A Typo? Or a Hoax? The Story of the Infamous Wicked Bible

Marked_Wicked_bibleThe Holy Bible consistently ranks as the top selling book and the world. An inspiration to millions of faithful, it is seen by many as the direct word of God. Whether this is true or not is more a matter of belief. What is true, however, is that the very physical form the Bible takes is produced by the hands of fallible humans.

The results of this collision between the human and the holy can be downright funny at times. One such incident occurred in 1631, when a seemingly innocent typo drastically changed one of the Ten Commandments. The resulting text caused quite a stir in its day. Known as “The Wicked Bible,” those copies of the text that survived destruction remain today as one of the rarest and sought after printings of the Bible in the world.

 

The Birth of Wickedness

King Charles I

King Charles I

The story began innocently enough. King Charles I of England ordered 1,000 copies of the King James Bible from London printers, Robert Barker and Martin Lucas. Now, it needs to be understood that printing then was not as simple as it is today. Early printing presses required printers to set each letter of type by hand. The process was painstaking and tedious, although it was leaps and bounds better than the previous method for producing books, which required people to laboriously copy texts by hand. Even so, printing was an error prone process, one that required careful proofreaders with sharp eyes to catch mistakes.

Evidently, Barker and Lucas’ proofreader was bad at his job, because a critical mistake made it into the edition. It was not discovered until after the 1,000 copy run was already being sold. One of the Ten Commandments, the seventh to  be exact, was missing the word “not.” So, the text read: “Thous shalt commit adultery.”

Needless to say, the mistake (if a mistake it was) caused a ruckus. King Charles I and the Archbishop of Canterbury were outraged at the typo. Barker and Lucas were hauled into court, where they were fined £300 (£35,000 in today’s money) and stripped of their printing license. All available copies of the so-called “Wicked Bible” were rounded up and destroyed. It is said that only a dozen survived, although some question that number because so many copies were sold before the alteration was found. In any case, it is a rare book that is highly sought after by collectors. It is hard to place a value on such a text, as other factors such as the quality of the specimen enter into the equation. Taking that into account, one copy is listed at $99,500. Most copies are probably worth far less, as this is a full retail price, but it does give an impression as to how much collectors might be willing to pay for this rare book.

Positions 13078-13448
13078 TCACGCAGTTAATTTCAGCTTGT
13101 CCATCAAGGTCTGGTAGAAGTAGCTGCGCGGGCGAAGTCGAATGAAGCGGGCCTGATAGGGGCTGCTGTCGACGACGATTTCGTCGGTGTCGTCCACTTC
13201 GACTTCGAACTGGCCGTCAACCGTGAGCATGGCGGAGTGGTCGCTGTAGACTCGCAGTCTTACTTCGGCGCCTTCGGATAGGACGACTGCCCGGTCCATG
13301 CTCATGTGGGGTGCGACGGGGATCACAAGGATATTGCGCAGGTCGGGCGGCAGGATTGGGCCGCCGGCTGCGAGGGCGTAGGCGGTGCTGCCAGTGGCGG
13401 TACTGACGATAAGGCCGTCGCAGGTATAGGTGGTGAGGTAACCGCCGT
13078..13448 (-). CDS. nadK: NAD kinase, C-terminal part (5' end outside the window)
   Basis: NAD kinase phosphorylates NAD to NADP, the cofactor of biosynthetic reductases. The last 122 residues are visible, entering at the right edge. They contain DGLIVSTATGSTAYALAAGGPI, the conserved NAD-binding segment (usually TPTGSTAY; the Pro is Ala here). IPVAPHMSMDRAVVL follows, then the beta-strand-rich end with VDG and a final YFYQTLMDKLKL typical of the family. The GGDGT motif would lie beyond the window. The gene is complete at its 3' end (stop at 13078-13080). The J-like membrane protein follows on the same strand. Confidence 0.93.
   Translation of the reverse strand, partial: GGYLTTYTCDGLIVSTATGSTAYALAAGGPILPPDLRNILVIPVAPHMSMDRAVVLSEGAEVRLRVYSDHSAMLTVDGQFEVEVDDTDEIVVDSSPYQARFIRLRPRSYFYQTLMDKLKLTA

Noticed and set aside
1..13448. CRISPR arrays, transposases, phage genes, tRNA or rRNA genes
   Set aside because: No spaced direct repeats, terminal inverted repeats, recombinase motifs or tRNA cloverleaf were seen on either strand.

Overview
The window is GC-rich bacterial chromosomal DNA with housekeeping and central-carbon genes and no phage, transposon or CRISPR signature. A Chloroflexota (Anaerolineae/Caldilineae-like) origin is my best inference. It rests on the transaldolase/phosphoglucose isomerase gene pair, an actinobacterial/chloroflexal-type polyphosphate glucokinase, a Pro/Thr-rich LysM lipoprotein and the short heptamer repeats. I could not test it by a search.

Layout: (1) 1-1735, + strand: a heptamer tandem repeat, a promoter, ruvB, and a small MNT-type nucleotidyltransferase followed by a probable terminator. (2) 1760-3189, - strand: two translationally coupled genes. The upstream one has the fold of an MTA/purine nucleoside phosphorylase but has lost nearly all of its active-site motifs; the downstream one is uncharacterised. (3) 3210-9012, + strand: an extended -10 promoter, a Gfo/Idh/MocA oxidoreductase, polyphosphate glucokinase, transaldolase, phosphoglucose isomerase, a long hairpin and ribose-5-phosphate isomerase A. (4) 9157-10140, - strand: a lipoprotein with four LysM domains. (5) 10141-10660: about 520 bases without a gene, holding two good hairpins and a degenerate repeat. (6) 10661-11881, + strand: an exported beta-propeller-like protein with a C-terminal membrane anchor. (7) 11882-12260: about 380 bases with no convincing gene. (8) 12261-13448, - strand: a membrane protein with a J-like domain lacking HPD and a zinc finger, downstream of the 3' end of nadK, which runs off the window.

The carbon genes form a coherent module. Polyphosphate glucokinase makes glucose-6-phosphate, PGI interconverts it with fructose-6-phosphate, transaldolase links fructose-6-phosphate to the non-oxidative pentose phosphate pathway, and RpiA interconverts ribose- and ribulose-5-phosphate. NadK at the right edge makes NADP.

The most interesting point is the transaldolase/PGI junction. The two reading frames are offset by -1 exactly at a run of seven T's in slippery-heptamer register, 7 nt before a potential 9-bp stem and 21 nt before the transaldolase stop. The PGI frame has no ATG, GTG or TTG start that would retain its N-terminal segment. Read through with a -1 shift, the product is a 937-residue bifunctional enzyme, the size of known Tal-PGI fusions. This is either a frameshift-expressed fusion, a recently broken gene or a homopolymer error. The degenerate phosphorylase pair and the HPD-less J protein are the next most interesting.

A typo? Or a prank?

A wood-cut of a late medieval printing press in action.

A wood-cut of a late medieval printing press in action.

The generally accepted notion is that the infamous omission of the word “not” was a simple mistake resulting from the cumbersome and error prone 17th century printing process. However, there are some reasons to believe this might have been a deliberate act. The first is that there is another such error, this one in the Book of Deuteronomy. In chapter 5, verse 24, the word “greatness” was replaced with “great arse.” So the text read that God showed his glory and “great arse.”

One unfortunate typo is one thing, but two starts to show a pattern. George Abbot, the Archbisop of Canterbury, thought the error was due to shoddy workmanship. He was quoted saying:

“I knew the tyme when great care was had about printing, the Bibles especially, good compositors and the best correctors were gotten being grave and learned men, the paper and the letter rare, and faire every way of the beste, but now the paper is nought, the composers boyes, and the correctors unlearned.”

It is interesting to note that he said that the composers were “boyes.” The errors do have a sophomoric nature, especially the “great arse” line. It sounds like something a bored teenager would slip into a text if they thought no one was looking. Perhaps the printers hired the late medieval equivalent of temp workers, and a disgruntled young man subtly altered the text of the print to thumb his nose at his employer, or simply for the fun of it. Maybe he expected the “corrector” to catch the error before the book printed.

We can never know for sure whether this was the case or not. Simple human error could have inadvertently created one  of the most infamous Bibles in history, but due to the nature of the “typos” a bored prankster seems more likely. Either way, the Wicked Bible will remain a historical curiosity, a testament to the fact that even humanity’s holiest works can be subject to a very human quality: imperfection.

 

Sources:

http://www.theguardian.com/books/booksblog/2010/nov/25/wicked-bible-gift-william-kate

http://www.greatsite.com/ancient-rare-bibles-books/platinum.html

http://www.fowlerbiblecollection.com/the-wicked-bible—king-james.html

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